Please take note of something as I write this. I am using the words ‘we’ and ‘ourselves’ including myself in those who ought to be ashamed. As I reflect on what I am writing about, I take responsibility for the times I have ventured into this.
We appear, as a nation, and as a people to have sunk to some new lows in how we interact with each other and we truly ought to be ashamed.
In Red Bank, New Jersey, at a town hall meeting to discuss health care, a woman in a wheelchair, who is disabled, was speaking about her plight. All the while the woman spoke, she was heckled. Congressman Frank Pallone said that the meeting was pretty much like that the entire time. No matter who spoke and no matter what they said, they were heckled. The hecklers were pro and con. Offensive behavior knew no boundaries. The one thing, however, that stuck out was one of the men who heckled this woman mercilessly fumed afterwards wondering why some woman in a wheelchair had more rights than he. My thought was simple. She didn’t have more rights than he. She had a right to speak and not be heckled, as did he. Simple. The really sad thing in this scenario, however, was that we as a people used to care, in special ways, for people who are disabled, in wheelchairs, or ill. Now we heckle.
Senator John McCain was at a town hall meeting about three weeks ago. Whether one likes or agrees with John McCain is not the point here. He is entitled to respect. He is a United States Senator and has been one a long time. He was the Presidential candidate of a major party. He served in Vietnam and paid the price of being in a prison camp for many years. John McCain has spent a lifetime serving his country. Whether you agree with him or not, he is entitled to respect. He was heckled by a person making accusations of him being on the ‘take’ from health insurance companies. He was not asked politely. He was heckled. It was disgraceful.
President Obama is addressing school children on Tuesday. Advanced reports are that he is going to use this time to tell them to stay in school, study hard, and work to achieve their goals. These are all, I hope, good things to most parents, teachers, and kids. If he uses the time to promote his political agenda with the children by telling them to talk to their parents about health care of whatever, shame on him. If he is simply saying that the kids should work hard, shame on people who are attacking him. Whether people agree with the President or not, we owe the Office of the President respect. I did not like President Bush a great deal, but I stood on a New Albany street to see if I could get a glimpse of him. Whether I liked him or agreed with him in any way, he was my President. When we treat the President of the United States with disrespect by refusing to listen to him or allow our children to listen to him, regardless of who the President is, we ought to be ashamed of ourselves. Sadly, we teach our children a dreadful lesson by our shameful behavior. Ideology trumps respect.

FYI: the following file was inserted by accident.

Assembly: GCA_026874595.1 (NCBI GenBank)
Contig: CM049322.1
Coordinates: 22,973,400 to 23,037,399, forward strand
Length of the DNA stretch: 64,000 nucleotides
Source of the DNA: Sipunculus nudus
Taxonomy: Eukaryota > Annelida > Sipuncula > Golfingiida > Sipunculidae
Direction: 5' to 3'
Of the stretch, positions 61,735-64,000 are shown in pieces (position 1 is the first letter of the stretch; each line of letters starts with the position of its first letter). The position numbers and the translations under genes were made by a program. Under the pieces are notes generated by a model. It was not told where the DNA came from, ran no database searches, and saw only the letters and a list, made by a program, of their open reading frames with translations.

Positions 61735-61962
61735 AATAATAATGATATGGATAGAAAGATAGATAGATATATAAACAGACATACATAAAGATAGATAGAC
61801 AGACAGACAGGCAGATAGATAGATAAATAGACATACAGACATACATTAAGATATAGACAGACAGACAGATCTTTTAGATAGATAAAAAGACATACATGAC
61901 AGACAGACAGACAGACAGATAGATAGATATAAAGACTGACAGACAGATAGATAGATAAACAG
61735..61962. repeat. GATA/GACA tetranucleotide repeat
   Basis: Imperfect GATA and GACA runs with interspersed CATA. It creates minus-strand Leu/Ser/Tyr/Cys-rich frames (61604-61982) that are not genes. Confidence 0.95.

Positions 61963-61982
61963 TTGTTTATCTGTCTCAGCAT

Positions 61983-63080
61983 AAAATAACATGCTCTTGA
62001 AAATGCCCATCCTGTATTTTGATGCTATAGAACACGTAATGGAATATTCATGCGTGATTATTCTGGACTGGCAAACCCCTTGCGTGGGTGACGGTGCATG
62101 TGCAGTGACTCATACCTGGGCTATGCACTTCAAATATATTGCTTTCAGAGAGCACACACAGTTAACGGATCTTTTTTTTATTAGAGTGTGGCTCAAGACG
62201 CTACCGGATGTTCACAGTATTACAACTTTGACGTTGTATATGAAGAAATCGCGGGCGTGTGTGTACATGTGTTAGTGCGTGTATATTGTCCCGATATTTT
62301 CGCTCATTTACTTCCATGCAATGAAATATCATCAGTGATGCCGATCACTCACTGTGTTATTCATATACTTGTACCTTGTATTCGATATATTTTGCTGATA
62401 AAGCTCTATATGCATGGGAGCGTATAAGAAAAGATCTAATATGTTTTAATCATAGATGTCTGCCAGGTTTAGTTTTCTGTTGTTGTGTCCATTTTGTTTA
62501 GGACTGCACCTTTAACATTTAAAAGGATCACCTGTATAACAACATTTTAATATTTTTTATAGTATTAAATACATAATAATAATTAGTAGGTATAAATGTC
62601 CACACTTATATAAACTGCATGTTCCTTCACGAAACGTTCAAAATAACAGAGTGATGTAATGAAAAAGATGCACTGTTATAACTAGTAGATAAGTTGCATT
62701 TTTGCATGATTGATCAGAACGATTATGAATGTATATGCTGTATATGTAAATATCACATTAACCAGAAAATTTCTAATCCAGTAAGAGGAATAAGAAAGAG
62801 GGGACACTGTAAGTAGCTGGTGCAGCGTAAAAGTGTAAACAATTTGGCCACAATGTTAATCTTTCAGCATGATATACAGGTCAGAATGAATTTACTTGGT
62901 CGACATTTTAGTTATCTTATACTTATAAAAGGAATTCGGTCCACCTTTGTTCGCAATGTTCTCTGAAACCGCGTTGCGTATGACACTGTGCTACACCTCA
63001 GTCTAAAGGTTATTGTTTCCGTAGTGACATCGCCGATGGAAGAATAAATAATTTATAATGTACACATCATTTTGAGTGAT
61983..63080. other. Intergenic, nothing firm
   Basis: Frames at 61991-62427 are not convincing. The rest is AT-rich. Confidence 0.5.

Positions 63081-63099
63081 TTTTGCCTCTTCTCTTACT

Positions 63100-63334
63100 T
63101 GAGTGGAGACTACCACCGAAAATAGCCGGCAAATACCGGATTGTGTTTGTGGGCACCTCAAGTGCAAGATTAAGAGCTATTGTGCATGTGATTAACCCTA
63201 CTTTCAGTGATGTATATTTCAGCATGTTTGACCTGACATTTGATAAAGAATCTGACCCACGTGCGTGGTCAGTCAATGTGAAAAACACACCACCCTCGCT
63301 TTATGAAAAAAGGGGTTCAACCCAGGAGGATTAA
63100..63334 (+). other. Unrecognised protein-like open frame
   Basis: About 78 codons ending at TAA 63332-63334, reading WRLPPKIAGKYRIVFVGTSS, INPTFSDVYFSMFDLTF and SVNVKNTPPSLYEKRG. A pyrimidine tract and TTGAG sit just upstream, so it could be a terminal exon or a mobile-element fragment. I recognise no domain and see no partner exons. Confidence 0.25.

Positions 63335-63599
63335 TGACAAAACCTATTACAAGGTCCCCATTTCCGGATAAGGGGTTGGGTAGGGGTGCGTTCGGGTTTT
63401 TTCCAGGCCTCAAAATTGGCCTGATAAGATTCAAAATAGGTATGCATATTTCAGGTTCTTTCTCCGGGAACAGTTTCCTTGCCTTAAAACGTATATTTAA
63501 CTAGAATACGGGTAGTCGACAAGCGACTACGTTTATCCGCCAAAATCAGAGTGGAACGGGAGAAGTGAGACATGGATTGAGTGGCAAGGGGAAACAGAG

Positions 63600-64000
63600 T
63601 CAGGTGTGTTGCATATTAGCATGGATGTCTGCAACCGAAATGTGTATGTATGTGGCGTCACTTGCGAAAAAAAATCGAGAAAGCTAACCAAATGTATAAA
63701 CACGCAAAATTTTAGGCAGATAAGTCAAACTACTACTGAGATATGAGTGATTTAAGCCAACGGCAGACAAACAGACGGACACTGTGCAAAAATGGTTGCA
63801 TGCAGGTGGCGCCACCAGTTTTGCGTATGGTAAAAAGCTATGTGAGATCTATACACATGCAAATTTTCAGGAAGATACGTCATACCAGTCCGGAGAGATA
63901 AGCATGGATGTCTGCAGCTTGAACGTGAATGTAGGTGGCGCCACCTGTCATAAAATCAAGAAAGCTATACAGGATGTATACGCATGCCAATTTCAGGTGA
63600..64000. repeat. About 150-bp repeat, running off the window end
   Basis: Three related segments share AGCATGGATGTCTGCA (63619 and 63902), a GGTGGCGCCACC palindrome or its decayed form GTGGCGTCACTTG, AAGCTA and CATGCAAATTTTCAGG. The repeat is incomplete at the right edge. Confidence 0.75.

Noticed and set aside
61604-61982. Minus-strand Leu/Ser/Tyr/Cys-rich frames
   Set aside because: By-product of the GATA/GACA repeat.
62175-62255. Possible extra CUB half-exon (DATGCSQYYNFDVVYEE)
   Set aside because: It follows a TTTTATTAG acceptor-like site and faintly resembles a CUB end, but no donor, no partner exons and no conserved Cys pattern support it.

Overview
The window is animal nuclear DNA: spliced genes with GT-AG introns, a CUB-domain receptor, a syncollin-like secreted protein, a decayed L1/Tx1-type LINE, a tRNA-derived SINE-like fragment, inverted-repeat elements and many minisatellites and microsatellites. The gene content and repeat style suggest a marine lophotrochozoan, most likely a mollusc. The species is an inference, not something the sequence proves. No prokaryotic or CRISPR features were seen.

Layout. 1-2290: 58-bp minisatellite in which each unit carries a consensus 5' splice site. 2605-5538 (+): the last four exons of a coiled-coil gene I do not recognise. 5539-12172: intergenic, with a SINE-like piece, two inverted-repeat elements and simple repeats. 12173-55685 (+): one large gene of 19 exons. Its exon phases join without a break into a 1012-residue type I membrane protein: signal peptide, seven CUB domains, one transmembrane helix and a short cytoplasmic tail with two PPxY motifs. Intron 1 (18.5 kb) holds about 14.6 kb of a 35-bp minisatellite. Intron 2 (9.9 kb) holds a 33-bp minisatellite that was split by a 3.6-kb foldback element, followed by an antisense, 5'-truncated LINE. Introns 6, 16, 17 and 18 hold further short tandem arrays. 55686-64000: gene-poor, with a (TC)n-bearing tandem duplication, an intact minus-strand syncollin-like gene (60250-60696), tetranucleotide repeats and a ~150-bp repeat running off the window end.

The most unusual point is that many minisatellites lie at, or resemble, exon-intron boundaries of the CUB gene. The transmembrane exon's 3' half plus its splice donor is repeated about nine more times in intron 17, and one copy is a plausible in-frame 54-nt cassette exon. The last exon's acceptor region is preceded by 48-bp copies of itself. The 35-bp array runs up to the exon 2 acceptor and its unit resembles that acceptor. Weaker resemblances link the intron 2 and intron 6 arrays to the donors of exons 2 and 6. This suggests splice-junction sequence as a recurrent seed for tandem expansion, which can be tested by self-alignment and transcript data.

Several point on this.
We owe others respect for a variety of reasons.
Recently Representative Baron Hill met with people at local retirement housing facility. He had something of a town hall meeting with the folks, all elderly. I was speaking with one of the residents, an amazingly wonderful and gracious lady, I might add, and I asked her how it went and if people heckled Rep. Hill. She smiled and said, “No, we were raised to be respectful.”
We were raised to be respectful. These are words to live by. Let others speak. St. Paul wrote these words in Romans 12:
9Let love be genuine; hate what is evil, hold fast to what is good; 10love one another with mutual affection; outdo one another in showing honor. 11Do not lag in zeal, be ardent in spirit, serve the Lord.
£ 12Rejoice in hope, be patient in suffering, persevere in prayer. 13Contribute to the needs of the saints; extend hospitality to strangers.
14Bless those who persecute you; bless and do not curse them. 15Rejoice with those who rejoice, weep with those who weep. 16Live in harmony with one another; do not be haughty, but associate with the lowly;£ do not claim to be wiser than you are. 17Do not repay anyone evil for evil, but take thought for what is noble in the sight of all. 18If it is possible, so far as it depends on you, live peaceably with all. 19Beloved, never avenge yourselves, but leave room for the wrath of God;£ for it is written, “Vengeance is mine, I will repay, says the Lord.” 20No, “if your enemies are hungry, feed them; if they are thirsty, give them something to drink; for by doing this you will heap burning coals on their heads.” 21Do not be overcome by evil, but overcome evil with good.
I love those words, ‘live in harmony with one another.’ They are words that I seek, personally, to take to heart every day.
Secondly, one of the great Biblical virtues is humility. I do try to live by an adage that I might not be right about something. I might not be right. It allows me the opportunity to listen to others who just may be right. It does not mean we don’t have opinions, even strong opinions, but if we always have open hearts and minds to the wisdom of others, we might learn that we are not right about everything, all the time.
For me, a lover of sarcasm and wit, often at the expense of people I don’t like or approve of, this has been a wake up call as well. I am not a cruel person and I enjoy a good laugh and I enjoy making others laugh. For me, this is a soul-searching journey to assure that I, personally, always choose the words of Paul first, to love others with mutual affection and seek to show honor first, and to live in harmony with others.